Then, before I knew it, I hit my mid-30s and found myself standing in Liberty’s Perfume Room – my favourite beauty destination in the world. I was sniffing Robert Piguet’s Visa like a woman possessed. The notes of vanilla, pear and orange blossom were feminine, sweet, somewhat overbearing – everything I usually steered clear of, yet I couldn’t get enough. It was in that moment I had an epiphany. Why did I care what everyone else thought of my perfume? I should wear it for me and nobody else. So I spent £145 on that small black bottle and felt utterly liberated for the first time in my life. I’d taken my first fragrance risk and I loved every second of it.

As I expected though, my friends and work friends weren’t keen. “It’s not you,” my best friend told me. “You smell like my granny,” said a colleague, and my Mum couldn’t stand it, either. But I didn’t care because I’d had a wake-up call. I realised I was living a lot of my professional life like I wore my fragrance: always worrying about the image I projected. I never truly felt comfortable just being me. On my most recent birthday I took a stand and as I wafted Visa around the room, I made a resolution that I was going to be more confident, more outspoken and worry less about what others thought of me.

It’s been eight months and I’ve stuck to my promise. I’ve never felt happier or stronger. So next time you’re searching for a perfume, leave all of your hang-ups and other people’s expectations at the door and focus on choosing something that really pleases and excites . Go shopping on your own and see it as an exciting journey of discovery. Perfume is the best way to express your individuality and, as I’ve found out, it can also be a fantastic way to get to know yourself better. Just make sure that you choose something that you love. Don’t be afraid to be daring.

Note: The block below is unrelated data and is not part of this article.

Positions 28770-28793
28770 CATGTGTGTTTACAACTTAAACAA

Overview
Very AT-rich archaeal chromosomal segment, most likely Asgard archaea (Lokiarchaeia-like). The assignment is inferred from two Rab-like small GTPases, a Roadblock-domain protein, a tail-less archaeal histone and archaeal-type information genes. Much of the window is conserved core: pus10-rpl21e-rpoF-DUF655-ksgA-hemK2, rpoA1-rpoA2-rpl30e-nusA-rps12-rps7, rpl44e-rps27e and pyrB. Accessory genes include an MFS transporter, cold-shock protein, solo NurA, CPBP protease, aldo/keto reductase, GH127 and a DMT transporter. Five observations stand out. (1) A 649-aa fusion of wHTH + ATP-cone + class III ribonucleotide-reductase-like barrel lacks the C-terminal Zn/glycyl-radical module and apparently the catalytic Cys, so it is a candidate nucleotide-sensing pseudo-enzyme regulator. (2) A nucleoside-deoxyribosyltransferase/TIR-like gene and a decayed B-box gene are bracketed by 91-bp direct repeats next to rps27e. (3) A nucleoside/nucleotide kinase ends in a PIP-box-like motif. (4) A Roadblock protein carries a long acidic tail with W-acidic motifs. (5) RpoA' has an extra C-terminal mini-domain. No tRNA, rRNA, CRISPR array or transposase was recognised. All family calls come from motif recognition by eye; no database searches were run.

Nicola’s top empowering fragrances

Robert Piguet Visa

With notes of pear, vanilla and peach this perfume is unapologetically sweet – reminiscent of Angel but with a twist. Spray liberally and prepare to fall in love with it.

£145, harrods.com

Frederick Malle Portrait of A Lady

A truly inspired work of art with a combination of rose, insense, patchouli and incense. Wear it and feel sophisticated and fabulous.

£235, libertylondon.com

Floral Street Neon Rose

A gutsy scent, this combines whimsical jasmine and peach nectar with spicy Sichuan pepper. It’s the olfactory embodiment of a light summery dress worn with a sharp leather jacket.

£55, floralstreet.com

Byredo Mojave Ghost

Ambrette, magnolia and musk come together to make a subtle, comforting and intimate fragrance. It will make you feel good.

£105, spacenk.com

Listen to Nicola Bonn’s Outspoken Beauty podcast here.

Main Image: Instagram / Nicola Bonn
CEW BEAUTY AWARDS 2018